Bogaert-Alvarez RJ, Demena P, Kodersha G, Polomski RE, Soundararajan N, Wang SSY (2001) Continuous processing to control a potentially hazardous process: conversion of aryl 1,1-dimethylpropargyl ethers to 2,2-dimethylchromenes (2,2-dimethyl-2H-1-benzopyrans). Org Process Res Dev 5:636–645CrossRefGoogle Scholar
  41. 41.
    Martin RE, Morawitz F, Kuratli C, Alker AM, Alanine AI (2012) Synthesis of annulated pyridines by intramolecular inverse-electron-demand hetero-Diels–Alder reaction under superheated continuous flow conditions. Eur J Org Chem 2012:47–52CrossRefGoogle Scholar
  42. 42.
    Lehmann J, Alzieu T, Martin RE, Britton R (2013) The Kondrat’eva reaction in flow: direct access to annulated pyridines. Org Lett 15:3550–3553CrossRefPubMedGoogle Scholar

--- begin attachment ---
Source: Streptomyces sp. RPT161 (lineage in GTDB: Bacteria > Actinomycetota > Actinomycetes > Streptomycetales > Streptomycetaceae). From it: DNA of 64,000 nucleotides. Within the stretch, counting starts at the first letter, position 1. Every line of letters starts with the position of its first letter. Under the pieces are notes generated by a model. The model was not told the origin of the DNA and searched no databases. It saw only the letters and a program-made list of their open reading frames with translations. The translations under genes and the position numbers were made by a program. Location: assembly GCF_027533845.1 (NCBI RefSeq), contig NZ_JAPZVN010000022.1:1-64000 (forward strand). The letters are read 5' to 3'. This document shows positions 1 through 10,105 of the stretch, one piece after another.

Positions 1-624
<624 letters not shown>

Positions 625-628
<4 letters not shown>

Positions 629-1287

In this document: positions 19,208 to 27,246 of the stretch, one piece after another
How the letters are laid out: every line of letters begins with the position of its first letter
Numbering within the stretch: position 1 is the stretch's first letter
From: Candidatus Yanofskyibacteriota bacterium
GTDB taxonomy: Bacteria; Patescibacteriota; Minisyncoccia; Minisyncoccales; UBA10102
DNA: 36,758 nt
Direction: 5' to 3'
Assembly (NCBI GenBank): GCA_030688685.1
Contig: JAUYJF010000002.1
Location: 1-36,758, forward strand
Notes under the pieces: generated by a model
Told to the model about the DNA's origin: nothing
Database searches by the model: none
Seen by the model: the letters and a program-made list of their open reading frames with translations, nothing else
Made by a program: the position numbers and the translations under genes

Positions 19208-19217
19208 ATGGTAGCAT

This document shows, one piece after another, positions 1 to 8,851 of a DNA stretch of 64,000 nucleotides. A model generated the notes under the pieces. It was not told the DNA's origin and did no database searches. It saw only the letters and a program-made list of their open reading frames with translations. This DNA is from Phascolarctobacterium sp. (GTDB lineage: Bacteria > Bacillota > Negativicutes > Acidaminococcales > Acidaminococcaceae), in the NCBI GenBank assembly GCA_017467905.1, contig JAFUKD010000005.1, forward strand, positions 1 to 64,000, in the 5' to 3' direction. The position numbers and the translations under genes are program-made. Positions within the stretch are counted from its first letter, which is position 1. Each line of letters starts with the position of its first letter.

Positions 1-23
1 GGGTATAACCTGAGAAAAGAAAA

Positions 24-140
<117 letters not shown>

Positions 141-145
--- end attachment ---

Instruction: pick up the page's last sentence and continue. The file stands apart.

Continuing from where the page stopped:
43. 43.
    Tsoung J, Wang Y, Djuric SW (2017) Expedient Diels–Alder cycloadditions with ortho-quinodimethanes in a high temperature/pressure flow reactor. React Chem Eng 2:458–461CrossRefGoogle Scholar
  44. 44.
    Jouanno L-A, Chevalier A, Sekkat N, Perzo N, Castel H, Romieu A, Lange N, Sabot C, Renard P-Y (2014) Kondrat’eva ligation: Diels–Alder-based irreversible reaction for bioconjugation. J Org Chem 79:10353–10366CrossRefPubMedGoogle Scholar
  45. 45.
    Alvarez-Builla J, Vaquero JJ, Barluenga J (eds) (2011) Modern heterocyclic chemistry. Wiley-VCH, WeinheimGoogle Scholar
  46. 46.
    Joule JA, Mills K (2010) Heterocyclic chemistry, 5th edn. Wiley-Blackwell, New YorkGoogle Scholar
  47. 47.
    Herath A, Cosford NDP (2010) One-step continuous flow synthesis of highly substituted pyrrole-3-carboxylic acid derivatives via in situ hydrolysis of tert-butyl esters. Org Lett 12:5182–5185CrossRefPubMedPubMedCentralGoogle Scholar
  48. 48.